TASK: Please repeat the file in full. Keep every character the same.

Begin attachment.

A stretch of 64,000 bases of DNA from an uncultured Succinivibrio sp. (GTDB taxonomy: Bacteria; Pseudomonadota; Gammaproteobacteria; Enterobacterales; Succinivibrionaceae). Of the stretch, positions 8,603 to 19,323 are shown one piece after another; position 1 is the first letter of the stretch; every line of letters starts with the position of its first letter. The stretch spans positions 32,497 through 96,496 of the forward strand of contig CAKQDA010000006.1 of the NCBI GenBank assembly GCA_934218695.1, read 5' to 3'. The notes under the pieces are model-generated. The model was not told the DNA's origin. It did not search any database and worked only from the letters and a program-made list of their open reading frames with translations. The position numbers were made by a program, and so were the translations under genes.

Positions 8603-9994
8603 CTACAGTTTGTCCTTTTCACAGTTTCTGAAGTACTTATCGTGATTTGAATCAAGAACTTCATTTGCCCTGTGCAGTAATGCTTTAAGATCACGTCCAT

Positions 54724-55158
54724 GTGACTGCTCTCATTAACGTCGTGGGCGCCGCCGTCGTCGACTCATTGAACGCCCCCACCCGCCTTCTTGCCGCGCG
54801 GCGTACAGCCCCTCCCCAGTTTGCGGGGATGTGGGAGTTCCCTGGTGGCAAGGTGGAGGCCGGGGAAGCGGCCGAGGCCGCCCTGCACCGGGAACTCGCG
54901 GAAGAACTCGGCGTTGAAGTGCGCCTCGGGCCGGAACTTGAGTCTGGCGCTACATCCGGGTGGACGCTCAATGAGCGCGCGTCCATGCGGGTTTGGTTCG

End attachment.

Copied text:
A stretch of 64,000 bases of DNA from an uncultured Succinivibrio sp. (GTDB taxonomy: Bacteria; Pseudomonadota; Gammaproteobacteria; Enterobacterales; Succinivibrionaceae). Of the stretch, positions 8,603 to 19,323 are shown one piece after another; position 1 is the first letter of the stretch; every line of letters starts with the position of its first letter. The stretch spans positions 32,497 through 96,496 of the forward strand of contig CAKQDA010000006.1 of the NCBI GenBank assembly GCA_934218695.1, read 5' to 3'. The notes under the pieces are model-generated. The model was not told the DNA's origin. It did not search any database and worked only from the letters and a program-made list of their open reading frames with translations. The position numbers were made by a program, and so were the translations under genes.

Positions 8603-9994
8603 CTACAGTTTGTCCTTTTCACAGTTTCTGAAGTACTTATCGTGATTTGAATCAAGAACTTCATTTGCCCTGTGCAGTAATGCTTTAAGATCACGTCCAT

Positions 54724-55158
54724 GTGACTGCTCTCATTAACGTCGTGGGCGCCGCCGTCGTCGACTCATTGAACGCCCCCACCCGCCTTCTTGCCGCGCG
54801 GCGTACAGCCCCTCCCCAGTTTGCGGGGATGTGGGAGTTCCCTGGTGGCAAGGTGGAGGCCGGGGAAGCGGCCGAGGCCGCCCTGCACCGGGAACTCGCG
54901 GAAGAACTCGGCGTTGAAGTGCGCCTCGGGCCGGAACTTGAGTCTGGCGCTACATCCGGGTGGACGCTCAATGAGCGCGCGTCCATGCGGGTTTGGTTCG